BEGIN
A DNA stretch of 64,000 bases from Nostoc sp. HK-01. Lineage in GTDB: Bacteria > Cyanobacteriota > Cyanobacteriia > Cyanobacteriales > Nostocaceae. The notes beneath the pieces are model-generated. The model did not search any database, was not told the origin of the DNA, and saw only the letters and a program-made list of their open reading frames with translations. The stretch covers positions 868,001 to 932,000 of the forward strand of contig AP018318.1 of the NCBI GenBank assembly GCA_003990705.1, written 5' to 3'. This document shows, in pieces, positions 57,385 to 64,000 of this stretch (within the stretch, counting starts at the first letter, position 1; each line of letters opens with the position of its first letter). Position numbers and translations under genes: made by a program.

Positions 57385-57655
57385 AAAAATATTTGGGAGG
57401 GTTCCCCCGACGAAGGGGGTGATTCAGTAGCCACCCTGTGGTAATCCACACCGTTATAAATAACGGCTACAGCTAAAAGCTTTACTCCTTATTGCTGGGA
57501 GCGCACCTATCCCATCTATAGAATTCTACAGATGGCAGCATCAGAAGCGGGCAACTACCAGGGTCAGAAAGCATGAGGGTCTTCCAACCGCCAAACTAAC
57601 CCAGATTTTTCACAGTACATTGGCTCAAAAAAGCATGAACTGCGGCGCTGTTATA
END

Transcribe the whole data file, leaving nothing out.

A DNA stretch of 64,000 bases from Nostoc sp. HK-01. Lineage in GTDB: Bacteria > Cyanobacteriota > Cyanobacteriia > Cyanobacteriales > Nostocaceae. The notes beneath the pieces are model-generated. The model did not search any database, was not told the origin of the DNA, and saw only the letters and a program-made list of their open reading frames with translations. The stretch covers positions 868,001 to 932,000 of the forward strand of contig AP018318.1 of the NCBI GenBank assembly GCA_003990705.1, written 5' to 3'. This document shows, in pieces, positions 57,385 to 64,000 of this stretch (within the stretch, counting starts at the first letter, position 1; each line of letters opens with the position of its first letter). Position numbers and translations under genes: made by a program.

Positions 57385-57655
57385 AAAAATATTTGGGAGG
57401 GTTCCCCCGACGAAGGGGGTGATTCAGTAGCCACCCTGTGGTAATCCACACCGTTATAAATAACGGCTACAGCTAAAAGCTTTACTCCTTATTGCTGGGA
57501 GCGCACCTATCCCATCTATAGAATTCTACAGATGGCAGCATCAGAAGCGGGCAACTACCAGGGTCAGAAAGCATGAGGGTCTTCCAACCGCCAAACTAAC
57601 CCAGATTTTTCACAGTACATTGGCTCAAAAAAGCATGAACTGCGGCGCTGTTATA